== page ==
Observe the gray-haired man in the picture below. His name is Stuart Walker and he is sailing a cockleshell in a snowstorm. He is sailing on the Severn River near Annapolis. The water is very cold. The wind is very cold. Stuart Walker is very cold. He has his feet hooked under a toe strap so that he can sit outside the boat. The boat is wet. Stuart Walker's seat is wet. His stomach muscles hurt. His face is freezing. His fingers are stiff. Stuart Walker is very happy. The crewmen are not happy. They would like to go ashore and have a nice warm jolt of rum. The skipper will not let them go ashore. He will sail until he has extracted all the day can give in wind and wave, for he is the dilly-down-daffiest small-boat skipper in all the world.
Although in middle age and not much bigger than a bollard, Walker is also one of the world's best sailors. Many sailing people find this surprising, since Walker has more theories about sailing than a belfry has bats, and at times appears to be applying all of them simultaneously. As one dazzled rival has remarked, "I've heard him say things like the weather pattern over Baltimore today should interact with the pattern over Annapolis and, with an incoming tide and the birds on Greenbury Point singing one note off-key, the wind should favor the other shore."
Then there is this thing Walker has about gadgets. He is the Hammacher-Schlemmer of the seven seas. Gadgets sprout from his boats like toadstools from a soggy lawn. "I have seen him put five new gadgets on a boat," says a friend, "win a race and then go crazy trying to figure out which one did it."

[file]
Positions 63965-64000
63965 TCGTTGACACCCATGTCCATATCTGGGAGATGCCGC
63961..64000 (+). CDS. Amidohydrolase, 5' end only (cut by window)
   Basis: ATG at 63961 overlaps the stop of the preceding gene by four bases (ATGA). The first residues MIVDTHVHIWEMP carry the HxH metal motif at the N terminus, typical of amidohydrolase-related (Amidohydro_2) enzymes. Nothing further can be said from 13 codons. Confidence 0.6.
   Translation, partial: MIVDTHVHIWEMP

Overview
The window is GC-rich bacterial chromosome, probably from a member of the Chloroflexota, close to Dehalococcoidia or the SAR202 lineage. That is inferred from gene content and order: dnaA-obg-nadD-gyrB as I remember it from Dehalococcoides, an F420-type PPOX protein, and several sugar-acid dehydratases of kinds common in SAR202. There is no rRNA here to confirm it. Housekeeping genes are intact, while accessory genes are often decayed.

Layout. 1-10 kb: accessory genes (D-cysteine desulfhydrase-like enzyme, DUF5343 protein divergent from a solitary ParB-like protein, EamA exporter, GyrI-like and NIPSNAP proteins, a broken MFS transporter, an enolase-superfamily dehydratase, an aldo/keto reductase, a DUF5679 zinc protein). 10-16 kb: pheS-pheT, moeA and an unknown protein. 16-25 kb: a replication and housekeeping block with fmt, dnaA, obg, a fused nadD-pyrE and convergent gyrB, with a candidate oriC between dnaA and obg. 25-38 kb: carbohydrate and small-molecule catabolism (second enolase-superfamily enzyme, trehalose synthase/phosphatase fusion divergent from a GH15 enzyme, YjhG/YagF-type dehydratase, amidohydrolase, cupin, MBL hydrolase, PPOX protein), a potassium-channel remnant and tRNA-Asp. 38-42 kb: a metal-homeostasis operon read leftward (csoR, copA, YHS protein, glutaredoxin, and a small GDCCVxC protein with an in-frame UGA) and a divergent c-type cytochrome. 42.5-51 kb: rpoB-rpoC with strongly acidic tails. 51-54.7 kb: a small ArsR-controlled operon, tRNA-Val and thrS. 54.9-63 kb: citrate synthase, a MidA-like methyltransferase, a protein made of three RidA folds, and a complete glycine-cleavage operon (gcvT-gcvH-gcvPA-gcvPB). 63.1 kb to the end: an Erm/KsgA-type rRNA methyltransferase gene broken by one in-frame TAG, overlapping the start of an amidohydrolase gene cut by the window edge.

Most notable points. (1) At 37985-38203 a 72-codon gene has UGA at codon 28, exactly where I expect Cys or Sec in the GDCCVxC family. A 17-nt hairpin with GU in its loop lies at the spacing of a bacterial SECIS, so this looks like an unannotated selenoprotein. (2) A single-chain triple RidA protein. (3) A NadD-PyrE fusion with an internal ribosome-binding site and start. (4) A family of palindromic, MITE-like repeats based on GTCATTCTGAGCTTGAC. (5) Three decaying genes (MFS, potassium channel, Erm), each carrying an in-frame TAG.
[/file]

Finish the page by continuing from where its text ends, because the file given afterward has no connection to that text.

Walker is an M.D. who teaches pediatrics at the University of Maryland and is head of the department of pediatrics at Mercy Hospital in Baltimore, but he has long since given up private practice in order to have more time for sailing, thinking about sailing, writing books and articles about sailing, lecturing on the subject of sailing and propagandizing heathen landlubbers on its myriad virtues. Occasionally he has time to ponder his own personality, and this has led him down curious byways. "I see myself as Charlie Brown pitching a baseball game in pouring rain," he says. "The field is flooded and nearly everyone has gone home except Charlie, who is up to his knees in water. Lucy says, 'He's an idiot, but you've got to admire him for it.' "
Men who have crewed for Walker would perhaps be reminded of Captain Bligh more poignantly than Charlie Brown, but there is truth in the up-to-his-knees-in-water image all right. Let's face it: when a winter northwester blows in, only mad gobs go sailing for fun on the Severn. Walker does it all the time. It was my dubious pleasure to be in his crew in a Soling sloop not long ago. As we gathered on the dock of the Annapolis Yacht Club, Walker was hatless. He wore a blue track suit with red, white and blue "U.S.A." lettering—a souvenir of Mexico's Olympics, in which he served as navigator and tactician aboard the 5.5-meter yacht Cadenza.